Journal article

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Genetic analysis of post-mating reproductive barriers in hybridizing European Populus species

  • Macaya-Sanz, David Department of Forest Ecology and Genetics, Center of Forest Research, CIFOR-INIA, Carretera de A Coruña, Madrid, Spain
  • Suter, Leonie Jodrell Laboratory, Royal Botanic Gardens, Kew, Richmond, Surrey, UK - ETH Zürich, Institute of Integrative Biologie, Switzerland
  • Joseph, Jeffrey A. Jodrell Laboratory, Royal Botanic Gardens, Kew, Richmond, Surrey, UK
  • Barbará, Thelma Jodrell Laboratory, Royal Botanic Gardens, Kew, Richmond, Surrey, UK - Department of Biology, University of Fribourg, Unit of Ecology and Evolution, Switzerland
  • Alba, N. Department of Forest Ecology and Genetics, Center of Forest Research, CIFOR-INIA, Carretera de A Coruña, Madrid, Spain
  • González-Martínez, S. C. Department of Forest Ecology and Genetics, Center of Forest Research, CIFOR-INIA, Carretera de A Coruña, Madrid, Spain
  • Widmer, Alex ETH Zürich, Institute of Integrative Biologie, Switzerland
  • Lexer, Christian Jodrell Laboratory, Royal Botanic Gardens, Kew, Richmond, Surrey, UK - Department of Biology, University of Fribourg, Unit of Ecology and Evolution, Switzerland
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    18.05.2011
Published in:
  • Heredity. - 2011, vol. 107, p. 478–486
English Molecular genetic analyses of experimental crosses provide important information on the strength and nature of post-mating barriers to gene exchange between divergent populations, which are topics of great interest to evolutionary geneticists and breeders. Although not a trivial task in long-lived organisms such as trees, experimental interspecific recombinants can sometimes be created through controlled crosses involving natural F₁'s. Here, we used this approach to understand the genetics of post-mating isolation and barriers to introgression in Populus alba and Populus tremula, two ecologically divergent, hybridizing forest trees. We studied 86 interspecific backcross (BC₁) progeny and >350 individuals from natural populations of these species for up to 98 nuclear genetic markers, including microsatellites, indels and single nucleotide polymorphisms, and inferred the origin of the cytoplasm of the cross with plastid DNA. Genetic analysis of the BC₁ revealed extensive segregation distortions on six chromosomes, and >90% of these (12 out of 13) favored P. tremula donor alleles in the heterospecific genomic background. Since selection was documented during early diploid stages of the progeny, this surprising result was attributed to epistasis, cyto-nuclear coadaptation, heterozygote advantage at nuclear loci experiencing introgression or a combination of these. Our results indicate that gene flow across ‘porous’ species barriers affects these poplars and aspens beyond neutral, Mendelian expectations and suggests the mechanisms responsible. Contrary to expectations, the Populus sex determination region is not protected from introgression. Understanding the population dynamics of the Populus sex determination region will require tests based on natural interspecific hybrid zones.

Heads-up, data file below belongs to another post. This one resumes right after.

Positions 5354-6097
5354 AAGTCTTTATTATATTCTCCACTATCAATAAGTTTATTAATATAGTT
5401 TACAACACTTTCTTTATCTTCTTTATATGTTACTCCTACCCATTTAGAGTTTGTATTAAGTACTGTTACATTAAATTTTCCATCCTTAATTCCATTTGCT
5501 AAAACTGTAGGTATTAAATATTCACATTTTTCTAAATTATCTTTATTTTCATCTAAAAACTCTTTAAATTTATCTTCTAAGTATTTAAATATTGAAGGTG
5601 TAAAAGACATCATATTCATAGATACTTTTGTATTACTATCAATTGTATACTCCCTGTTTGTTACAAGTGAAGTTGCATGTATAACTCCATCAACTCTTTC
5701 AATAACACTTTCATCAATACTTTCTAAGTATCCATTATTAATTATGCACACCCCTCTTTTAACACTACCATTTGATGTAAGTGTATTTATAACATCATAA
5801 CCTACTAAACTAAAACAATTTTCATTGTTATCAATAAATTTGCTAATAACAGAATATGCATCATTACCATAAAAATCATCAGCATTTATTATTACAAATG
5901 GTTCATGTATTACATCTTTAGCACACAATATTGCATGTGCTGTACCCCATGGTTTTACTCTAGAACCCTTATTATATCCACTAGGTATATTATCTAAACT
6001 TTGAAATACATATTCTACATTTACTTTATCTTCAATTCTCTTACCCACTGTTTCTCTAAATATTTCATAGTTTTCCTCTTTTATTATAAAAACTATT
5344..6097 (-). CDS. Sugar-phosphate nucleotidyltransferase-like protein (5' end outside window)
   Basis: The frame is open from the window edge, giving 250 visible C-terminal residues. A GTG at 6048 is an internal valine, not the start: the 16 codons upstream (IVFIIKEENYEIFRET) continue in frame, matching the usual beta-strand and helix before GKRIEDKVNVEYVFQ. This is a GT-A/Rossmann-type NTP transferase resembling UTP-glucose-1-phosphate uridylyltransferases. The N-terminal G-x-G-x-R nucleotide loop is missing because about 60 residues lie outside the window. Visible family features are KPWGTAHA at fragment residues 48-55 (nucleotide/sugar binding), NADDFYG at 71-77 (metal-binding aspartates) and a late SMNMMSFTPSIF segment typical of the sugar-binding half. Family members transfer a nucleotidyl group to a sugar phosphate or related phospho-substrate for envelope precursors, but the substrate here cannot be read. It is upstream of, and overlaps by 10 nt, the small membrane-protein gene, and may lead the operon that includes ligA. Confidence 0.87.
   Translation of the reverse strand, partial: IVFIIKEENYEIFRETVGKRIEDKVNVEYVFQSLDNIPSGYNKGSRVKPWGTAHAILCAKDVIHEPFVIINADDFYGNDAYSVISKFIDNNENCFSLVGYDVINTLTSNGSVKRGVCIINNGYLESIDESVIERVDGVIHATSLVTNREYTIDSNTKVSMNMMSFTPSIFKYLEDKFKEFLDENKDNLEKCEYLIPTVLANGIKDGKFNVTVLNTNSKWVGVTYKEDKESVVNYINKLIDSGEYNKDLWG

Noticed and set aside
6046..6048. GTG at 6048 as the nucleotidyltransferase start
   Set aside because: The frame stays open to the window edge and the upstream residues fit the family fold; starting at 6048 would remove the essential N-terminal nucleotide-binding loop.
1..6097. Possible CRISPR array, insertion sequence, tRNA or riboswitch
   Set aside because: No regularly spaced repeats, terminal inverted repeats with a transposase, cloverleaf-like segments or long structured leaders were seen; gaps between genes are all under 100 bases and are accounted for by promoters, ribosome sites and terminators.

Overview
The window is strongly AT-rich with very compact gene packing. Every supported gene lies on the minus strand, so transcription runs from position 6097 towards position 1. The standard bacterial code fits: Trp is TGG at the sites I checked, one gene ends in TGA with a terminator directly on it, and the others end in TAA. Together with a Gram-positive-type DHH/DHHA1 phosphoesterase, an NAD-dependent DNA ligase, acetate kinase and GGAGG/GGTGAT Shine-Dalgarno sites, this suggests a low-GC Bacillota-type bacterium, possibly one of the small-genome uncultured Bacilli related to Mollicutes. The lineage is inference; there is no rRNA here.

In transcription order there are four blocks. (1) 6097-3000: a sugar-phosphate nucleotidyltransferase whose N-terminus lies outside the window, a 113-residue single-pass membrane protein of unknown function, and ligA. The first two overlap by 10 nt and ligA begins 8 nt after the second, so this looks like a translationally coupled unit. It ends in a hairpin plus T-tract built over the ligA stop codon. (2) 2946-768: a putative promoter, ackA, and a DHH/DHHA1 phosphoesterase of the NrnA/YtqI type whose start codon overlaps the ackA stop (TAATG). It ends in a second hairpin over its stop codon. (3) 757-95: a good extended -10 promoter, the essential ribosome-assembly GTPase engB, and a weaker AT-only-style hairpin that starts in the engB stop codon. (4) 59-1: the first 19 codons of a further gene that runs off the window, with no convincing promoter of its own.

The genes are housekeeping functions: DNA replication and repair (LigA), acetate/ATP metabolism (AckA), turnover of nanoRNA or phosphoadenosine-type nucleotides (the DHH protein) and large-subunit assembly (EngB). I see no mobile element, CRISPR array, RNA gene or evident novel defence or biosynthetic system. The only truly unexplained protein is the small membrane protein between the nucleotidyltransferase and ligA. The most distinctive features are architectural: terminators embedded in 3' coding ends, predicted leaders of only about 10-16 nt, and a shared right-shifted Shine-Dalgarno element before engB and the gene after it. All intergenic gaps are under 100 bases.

Faculty
Faculté des sciences et de médecine
Department
Département de Biologie
Language
  • English
Classification
Biological sciences
License
License undefined
Identifiers
Persistent URL
https://folia.unifr.ch/unifr/documents/302004
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